Embodying the importance of localization and community-based aid, Degan Ali is one of the many crucial pioneers working to decolonize aid. Ali is the Executive Director of Adeso, a nonprofit NGO based in Kenya that intends to support African communities by providing direct and localized sources for development. Adeso was the first organization to provide Somalia with cash vouchers in 2002 and Ali claims that this decision came from a deep understanding of the local economy and communities’ needs during severe droughts in Somalia.
Kennedy Odede is another humanitarian activist that believes in the importance of community-based change. Odede is the founder and CEO of Kenya’s largest grassroots movement, Shining Hope for Communities (SHOFCO). SHOFCO maintains a focus on Kenya’s urban residents, and it is one grassroots organization that exemplifies the power of localized aid efforts. Through collective action and community organization, SHOFCO directly impacts and empowers 50 impoverished sites in Kenya, including 17 urban slums. The organization developed the SHOFCO Urban Network (SUN) organizing platform which prioritizes community-led development by working closely with local leaders located in every one of their targeted sites in Kenya. Through SUN, the organization was able to provide urban residents with “more than the [Kenyan] government could manage” during the COVID-19 pandemic; this included distributing food relief, masks and sanitizers and “installing hundreds of handwashing stations that reached over 2.5 million people.”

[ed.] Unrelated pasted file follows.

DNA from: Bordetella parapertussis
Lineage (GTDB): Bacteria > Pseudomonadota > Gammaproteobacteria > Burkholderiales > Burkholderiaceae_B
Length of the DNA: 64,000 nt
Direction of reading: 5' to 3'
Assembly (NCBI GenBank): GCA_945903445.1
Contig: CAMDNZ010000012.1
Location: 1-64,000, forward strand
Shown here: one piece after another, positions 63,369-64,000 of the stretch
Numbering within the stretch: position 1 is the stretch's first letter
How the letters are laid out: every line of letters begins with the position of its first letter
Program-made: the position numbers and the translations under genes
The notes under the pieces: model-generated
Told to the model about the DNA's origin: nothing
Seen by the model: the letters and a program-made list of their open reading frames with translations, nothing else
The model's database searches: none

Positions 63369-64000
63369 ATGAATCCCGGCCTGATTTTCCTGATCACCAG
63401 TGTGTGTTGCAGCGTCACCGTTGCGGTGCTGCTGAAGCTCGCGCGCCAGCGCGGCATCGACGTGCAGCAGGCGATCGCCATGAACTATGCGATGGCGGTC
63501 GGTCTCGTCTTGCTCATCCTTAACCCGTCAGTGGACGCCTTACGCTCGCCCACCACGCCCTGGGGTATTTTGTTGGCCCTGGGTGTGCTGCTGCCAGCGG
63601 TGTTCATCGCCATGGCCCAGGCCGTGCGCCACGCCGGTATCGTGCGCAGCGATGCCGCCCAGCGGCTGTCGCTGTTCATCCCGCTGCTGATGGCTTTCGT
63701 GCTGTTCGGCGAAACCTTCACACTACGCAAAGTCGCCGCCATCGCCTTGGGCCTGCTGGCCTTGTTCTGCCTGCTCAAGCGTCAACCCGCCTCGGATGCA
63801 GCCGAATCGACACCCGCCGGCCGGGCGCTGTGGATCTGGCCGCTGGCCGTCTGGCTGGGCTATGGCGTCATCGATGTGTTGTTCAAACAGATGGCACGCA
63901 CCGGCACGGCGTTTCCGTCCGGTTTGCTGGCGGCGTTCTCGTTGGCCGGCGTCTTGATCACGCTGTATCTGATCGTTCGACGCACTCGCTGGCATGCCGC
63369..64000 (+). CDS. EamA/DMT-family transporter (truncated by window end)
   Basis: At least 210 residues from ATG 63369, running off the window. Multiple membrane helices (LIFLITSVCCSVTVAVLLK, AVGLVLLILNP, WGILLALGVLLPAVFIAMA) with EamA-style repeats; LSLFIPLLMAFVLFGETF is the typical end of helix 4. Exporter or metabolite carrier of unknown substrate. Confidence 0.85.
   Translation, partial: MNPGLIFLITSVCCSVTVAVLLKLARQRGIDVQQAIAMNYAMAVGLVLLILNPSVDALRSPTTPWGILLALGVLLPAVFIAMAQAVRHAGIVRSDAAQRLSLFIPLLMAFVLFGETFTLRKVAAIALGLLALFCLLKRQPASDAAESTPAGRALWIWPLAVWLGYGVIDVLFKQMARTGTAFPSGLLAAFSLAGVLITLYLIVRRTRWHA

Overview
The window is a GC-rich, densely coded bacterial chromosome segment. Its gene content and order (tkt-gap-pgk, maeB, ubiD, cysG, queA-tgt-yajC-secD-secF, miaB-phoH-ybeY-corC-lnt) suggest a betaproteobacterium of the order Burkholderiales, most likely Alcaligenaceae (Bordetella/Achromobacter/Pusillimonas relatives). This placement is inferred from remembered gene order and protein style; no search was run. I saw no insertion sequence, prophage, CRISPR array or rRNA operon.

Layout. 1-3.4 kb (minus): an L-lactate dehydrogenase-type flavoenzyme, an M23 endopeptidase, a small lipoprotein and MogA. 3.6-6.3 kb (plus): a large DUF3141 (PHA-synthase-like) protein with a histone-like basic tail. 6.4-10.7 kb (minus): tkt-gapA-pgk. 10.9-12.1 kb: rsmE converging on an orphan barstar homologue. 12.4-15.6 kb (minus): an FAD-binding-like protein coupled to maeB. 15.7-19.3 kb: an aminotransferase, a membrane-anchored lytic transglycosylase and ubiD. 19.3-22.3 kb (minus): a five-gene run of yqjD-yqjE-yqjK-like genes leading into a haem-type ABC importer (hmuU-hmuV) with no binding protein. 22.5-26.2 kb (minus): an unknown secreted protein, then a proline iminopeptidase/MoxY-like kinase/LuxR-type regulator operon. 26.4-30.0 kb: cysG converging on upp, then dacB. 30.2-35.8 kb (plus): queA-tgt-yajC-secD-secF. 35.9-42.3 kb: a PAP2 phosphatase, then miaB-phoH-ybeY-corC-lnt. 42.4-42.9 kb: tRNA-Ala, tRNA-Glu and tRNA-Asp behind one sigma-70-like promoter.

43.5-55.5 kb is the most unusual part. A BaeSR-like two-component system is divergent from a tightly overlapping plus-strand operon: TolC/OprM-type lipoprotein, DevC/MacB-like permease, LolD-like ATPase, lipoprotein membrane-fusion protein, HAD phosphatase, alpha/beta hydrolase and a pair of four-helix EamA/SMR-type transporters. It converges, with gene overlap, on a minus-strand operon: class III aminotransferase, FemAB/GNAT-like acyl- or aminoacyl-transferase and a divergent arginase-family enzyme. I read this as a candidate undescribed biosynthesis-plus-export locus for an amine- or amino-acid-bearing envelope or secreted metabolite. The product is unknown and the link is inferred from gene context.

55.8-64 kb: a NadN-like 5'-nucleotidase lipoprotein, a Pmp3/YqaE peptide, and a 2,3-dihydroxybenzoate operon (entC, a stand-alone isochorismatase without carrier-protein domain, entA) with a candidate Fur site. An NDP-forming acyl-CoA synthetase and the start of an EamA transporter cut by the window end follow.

The UN’s Grand Bargain
Degan Ali also established a global target of 20% localization, meaning that 20% of all funding provided by humanitarian and foreign aid agencies does directly to local communities. Ali’s advocacy “evolved into the U.N.’s 25% Grand Bargain commitment” in 2016. This agreement was established “between some of the largest donors and humanitarian organizations” and pushed for 25% of all humanitarian funding to be “allocated to local and national responders by 2020.” This commitment, whether explicitly intentional or not, acts as part of the effort to decolonize aid by furthering the localization agenda.
Signatories (donors and organizations) include “25 Member States, 23 NGOs, 12 U.N. agencies, two Red Cross movements and two inter-governmental organizations.” In 2020, 13 out of the 63 signatories “allocated 25% or more of their humanitarian funds to national/local responders as directly as possible.” A new structure for a Grand Bargain 2.0 was finalized in 2021 and claims to uphold two priorities when addressing humanitarian aid. One of the main priorities includes providing “greater support… for the leadership, delivery and capacity of local responders and the participation of affected communities.”
Many activists and grassroots organizations are working towards a better, more equitable solution to humanitarian aid – one that involves greater funding and support for localized efforts. The activists are hoping to promote a new system that coincides with a global movement to decolonize aid. Decolonizing aid through localization has the ability to better tackle poverty and other crises by fostering greater autonomy within communities and directly addressing their preferred needs.
– Ashley Kim